Two Escondido Teachers Sue School District, State Leaders Over Gender Identity Privacy Policy

State-level and district guidance advise schools not to disclose to parents if students are transgender without the student’s consent, citing safety concerns. A lawsuit by two Rincon Middle school teachers argues parents deserve to know.

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Two Escondido middle school teachers have sued their own school district and the California Board of Education over policies designed to ensure transgender students’ right to privacy.

Rincon Middle School teachers Elizabeth Mirabelli and Lori Ann West believe they should be able to tell parents about their child’s transgender identity, according to the lawsuit.

Escondido Union School District policy and California education guidelines state that transgender students’ gender identities must be kept private, including from parents, unless the students give consent. State officials say that’s in order to protect students from potential abuse.

Mirabelli, who is Catholic, and West, who is Christian, argue that this forces them to go against their religious beliefs, violating their First Amendment religious and free speech rights.

“The policy also forces Elizabeth and others like her to violate faith,” said Paul Jonna, the plaintiffs’ attorney, in an interview. “She has constitutional rights that are being violated by this policy, which is forcing teachers to lie and participate in deception.”

Federal and state authorities prohibit discrimination in schools based on gender identity. Since 2013 California law has required that schools allow students to participate in school sex-segregated programs and facilities consistent with their gender identity regardless of their sex assigned at birth.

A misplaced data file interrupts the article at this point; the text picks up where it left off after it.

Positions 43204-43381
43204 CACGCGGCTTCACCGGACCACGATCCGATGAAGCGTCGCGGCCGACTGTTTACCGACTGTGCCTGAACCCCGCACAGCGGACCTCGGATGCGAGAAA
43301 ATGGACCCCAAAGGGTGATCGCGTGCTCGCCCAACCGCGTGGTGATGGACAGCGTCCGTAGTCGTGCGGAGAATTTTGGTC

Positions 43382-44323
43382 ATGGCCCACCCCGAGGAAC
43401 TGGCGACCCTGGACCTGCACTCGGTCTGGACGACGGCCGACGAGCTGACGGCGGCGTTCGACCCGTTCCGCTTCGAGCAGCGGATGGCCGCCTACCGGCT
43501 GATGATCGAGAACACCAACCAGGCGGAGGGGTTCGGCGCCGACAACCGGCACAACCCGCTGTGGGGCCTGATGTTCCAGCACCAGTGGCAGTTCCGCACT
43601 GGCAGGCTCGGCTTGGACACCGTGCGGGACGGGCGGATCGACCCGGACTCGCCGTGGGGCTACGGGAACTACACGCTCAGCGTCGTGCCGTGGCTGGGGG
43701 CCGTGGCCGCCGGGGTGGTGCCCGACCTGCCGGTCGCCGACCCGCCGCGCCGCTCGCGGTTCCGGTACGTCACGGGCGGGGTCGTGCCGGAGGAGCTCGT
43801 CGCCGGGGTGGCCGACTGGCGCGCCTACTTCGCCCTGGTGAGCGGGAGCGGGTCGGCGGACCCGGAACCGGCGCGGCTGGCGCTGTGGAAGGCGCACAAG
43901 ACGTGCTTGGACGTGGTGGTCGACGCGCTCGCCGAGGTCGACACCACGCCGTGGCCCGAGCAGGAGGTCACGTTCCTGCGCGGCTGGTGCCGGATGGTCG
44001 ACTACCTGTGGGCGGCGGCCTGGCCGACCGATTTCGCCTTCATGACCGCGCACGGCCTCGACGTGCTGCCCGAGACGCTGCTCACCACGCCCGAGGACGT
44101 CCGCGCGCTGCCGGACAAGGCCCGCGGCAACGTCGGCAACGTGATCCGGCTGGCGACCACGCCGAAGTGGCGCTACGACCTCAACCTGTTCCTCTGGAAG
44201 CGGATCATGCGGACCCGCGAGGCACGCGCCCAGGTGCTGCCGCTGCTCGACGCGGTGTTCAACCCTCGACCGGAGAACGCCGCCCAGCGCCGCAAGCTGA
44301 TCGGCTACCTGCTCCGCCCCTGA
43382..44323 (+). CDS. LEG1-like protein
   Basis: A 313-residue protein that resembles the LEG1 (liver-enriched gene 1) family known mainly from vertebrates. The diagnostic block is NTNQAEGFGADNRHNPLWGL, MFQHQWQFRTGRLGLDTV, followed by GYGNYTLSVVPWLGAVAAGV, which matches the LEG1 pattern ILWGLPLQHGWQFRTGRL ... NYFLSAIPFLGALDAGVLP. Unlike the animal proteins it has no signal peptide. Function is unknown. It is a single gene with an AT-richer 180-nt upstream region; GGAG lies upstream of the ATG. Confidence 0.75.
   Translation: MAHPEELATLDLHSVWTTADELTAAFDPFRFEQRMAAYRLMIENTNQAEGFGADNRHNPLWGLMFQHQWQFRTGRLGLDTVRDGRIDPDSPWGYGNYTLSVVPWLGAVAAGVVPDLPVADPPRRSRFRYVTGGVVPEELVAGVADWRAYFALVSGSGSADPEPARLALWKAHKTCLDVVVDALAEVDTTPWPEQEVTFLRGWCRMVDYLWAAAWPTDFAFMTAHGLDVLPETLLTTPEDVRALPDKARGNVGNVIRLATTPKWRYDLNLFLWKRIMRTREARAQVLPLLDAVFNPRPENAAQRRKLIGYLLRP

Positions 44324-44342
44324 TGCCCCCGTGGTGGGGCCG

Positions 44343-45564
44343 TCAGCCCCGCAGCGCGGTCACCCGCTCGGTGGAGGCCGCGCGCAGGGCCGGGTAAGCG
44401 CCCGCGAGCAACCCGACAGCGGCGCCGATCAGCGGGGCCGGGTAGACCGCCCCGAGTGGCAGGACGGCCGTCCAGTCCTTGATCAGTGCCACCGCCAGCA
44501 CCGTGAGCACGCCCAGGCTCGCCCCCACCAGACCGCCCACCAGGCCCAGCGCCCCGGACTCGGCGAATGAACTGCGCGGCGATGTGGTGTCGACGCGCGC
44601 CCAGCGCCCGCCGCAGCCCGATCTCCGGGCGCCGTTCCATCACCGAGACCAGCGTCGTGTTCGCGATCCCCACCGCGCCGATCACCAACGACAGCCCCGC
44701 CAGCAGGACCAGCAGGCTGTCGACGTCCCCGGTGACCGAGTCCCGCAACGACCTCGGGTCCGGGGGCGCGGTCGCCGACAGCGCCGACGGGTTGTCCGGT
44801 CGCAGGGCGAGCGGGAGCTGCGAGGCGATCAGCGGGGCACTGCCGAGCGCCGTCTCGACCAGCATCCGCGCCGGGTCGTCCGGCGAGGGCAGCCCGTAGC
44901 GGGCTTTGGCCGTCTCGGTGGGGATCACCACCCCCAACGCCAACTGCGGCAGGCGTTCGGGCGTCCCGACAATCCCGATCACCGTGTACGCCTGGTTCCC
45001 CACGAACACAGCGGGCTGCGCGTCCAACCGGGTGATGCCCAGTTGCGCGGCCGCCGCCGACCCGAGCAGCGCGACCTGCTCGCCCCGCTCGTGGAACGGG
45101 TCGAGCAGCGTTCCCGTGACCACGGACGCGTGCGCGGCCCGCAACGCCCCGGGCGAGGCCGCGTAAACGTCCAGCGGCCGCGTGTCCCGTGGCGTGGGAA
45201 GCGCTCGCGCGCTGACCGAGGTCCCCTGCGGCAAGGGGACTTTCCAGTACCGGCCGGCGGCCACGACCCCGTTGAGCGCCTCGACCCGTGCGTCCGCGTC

California education officials say anti-discrimination laws include a right to privacy. They warn schools that disclosing the fact that a student is transgender may violate California’s anti-discrimination law by making a student more vulnerable to harassment.

Family rejection has been associated with dangerous outcomes for transgender people, including domestic violence and heightened risk of homelessness, suicidal attempts and sex work, according to results from the latest U.S. Transgender Survey by the National Center for Transgender Equality in 2015.

“Revealing a student’s gender identity or expression to others may compromise the student’s safety. Thus, preserving a student’s privacy is of the utmost importance,” the state education department says on its website.

The California School Boards Association, which provides legal advice to school districts and charter schools, says schools must respect students’ wishes regarding disclosure of their gender status.

“(Local education agencies) are required to, with rare exceptions, respect the limitations that a student places on the disclosure of the student’s transgender status and consider the student’s privacy rights and safety associated with this information, including not sharing that information with the student’s parents except with the student’s authorization,” its guidance says.